Texas Ebola Patient's Dog Won't Be Euthanized: Why Spain Responded Differently

Dogs Protest
Dogs wearing shirts are seen during a protest against the killing of Excalibur, the dog of Spanish nurse Teresa Romero who is the first person to contract Ebola outside of Africa. REUTERS

Ebola continues to rage through West Africa, with 8,376 cases and 4,024 deaths, inciting fear of infection, distrust in health and government authorities, and lots of violence. There have only been a handful of cases outside of Sierra Leone, Liberia, and Guinea, and although fear of infection is rising, it seems that the concern in unaffected countries is taking on a more dramatic twist: to kill the dog or let it live.

Last week, Spain’s government followed through with its decision to euthanize Excalibur, the 12-year-old mixed-breed dog belonging to Ebola-infected nurse Teresa Romero Ramos. This happened despite Ramos’ husband pleading with government officials to change their minds, protests from animal rights groups and other supporters (in person and through social media), and a Change.org petition that garnered 407,000 signatures — as The New York Times notes, that’s far more than a petition asking the Food and Drug Administration to fast-track research on potential Ebola vaccines and treatments got.

Meanwhile, here in the U.S., the dog belonging to Ebola-infected nurse Nina Pham in Dallas will live. “This was a new twist. The dog’s very important to the patient and we want it to be safe,” Dallas Mayor Mike Rawlings told USA Today. Decontamination of Pham’s apartment began on Sunday with the dog still inside. Rawlings said that it would be transferred to another location with the help of the local SPCA branch and Dallas animal control.

Whether or not Ebola can be transmitted through dogs is debatable. A 2005 study looking at how Ebola affected dogs during the 2001 to 2002 outbreak in Gabon found that they could indeed carry the virus, but that they either developed antibodies to the virus or showed no symptoms. This means that if they were infected, we would never know. “Given the frequency of contact between humans and domestic dogs, canine Ebola infection must be considered as a potential risk factor for human infection and virus spread,” the researchers wrote. However, it’s poorly understood how and if they can transmit it to humans.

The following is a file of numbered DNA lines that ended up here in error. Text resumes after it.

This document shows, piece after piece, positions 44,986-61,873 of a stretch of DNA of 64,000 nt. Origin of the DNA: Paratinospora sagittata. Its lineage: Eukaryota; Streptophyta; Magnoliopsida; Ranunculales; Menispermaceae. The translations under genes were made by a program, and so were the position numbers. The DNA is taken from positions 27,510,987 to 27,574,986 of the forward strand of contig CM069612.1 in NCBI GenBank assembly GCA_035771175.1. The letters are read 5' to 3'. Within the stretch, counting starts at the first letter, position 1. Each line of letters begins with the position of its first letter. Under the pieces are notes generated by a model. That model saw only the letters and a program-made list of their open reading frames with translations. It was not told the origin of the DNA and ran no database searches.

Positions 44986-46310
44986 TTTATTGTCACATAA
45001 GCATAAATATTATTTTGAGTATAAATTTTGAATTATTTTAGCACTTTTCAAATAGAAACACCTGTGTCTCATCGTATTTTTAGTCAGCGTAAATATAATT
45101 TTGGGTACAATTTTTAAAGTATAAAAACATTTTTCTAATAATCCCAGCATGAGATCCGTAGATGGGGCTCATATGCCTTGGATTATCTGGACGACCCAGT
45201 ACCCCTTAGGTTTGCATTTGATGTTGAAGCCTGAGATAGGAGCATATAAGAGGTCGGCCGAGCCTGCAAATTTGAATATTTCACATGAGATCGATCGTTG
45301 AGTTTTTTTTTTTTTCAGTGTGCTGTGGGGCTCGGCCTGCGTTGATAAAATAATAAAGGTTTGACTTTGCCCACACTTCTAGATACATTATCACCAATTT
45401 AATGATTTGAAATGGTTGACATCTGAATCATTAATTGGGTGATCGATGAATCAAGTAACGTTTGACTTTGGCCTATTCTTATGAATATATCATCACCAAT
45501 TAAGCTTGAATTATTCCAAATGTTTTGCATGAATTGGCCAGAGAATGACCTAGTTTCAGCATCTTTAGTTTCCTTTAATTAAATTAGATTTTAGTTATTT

So, why did Spain’s government euthanize Excalibur while the U.S. is allowing Pham’s dog to live? Though both governments may have weighed how well-equipped they were to handle the virus, as well as considered the population of the cities these patients were in (Dallas has just over a million while Madrid has three million), it may have just come down to eliminating any possible threat.

“It will be interesting to note whether the Spanish authorities, while aware of the scarce scientific knowledge on the issue, may have based their difficult decision to euthanize the dog upon the ‘precautionary principle,’” Dr. Gian Lorenzo D’Alterio, an Italian veterinarian, wrote in an email published on the International Society for Infectious Diseases ProMED-Mail website. “In short, the precautionary principle is a notion which supports taking protective action before there is complete scientific proof of risk.” He said that this principle has been made a “statutory requirement” in some legal systems, such as the European Union’s.

Dogs are precious. They become our best friends, helping us get through the bad times and showing us unconditional love all the time. It’s heartbreaking to have a dog go out of an abundance of caution. But when a disease that’s killed nearly half of all people infected has the potential to break out of its containment, it’s up to our governments to make these decisions in the interest of the entire population. #RIPexcalibur.

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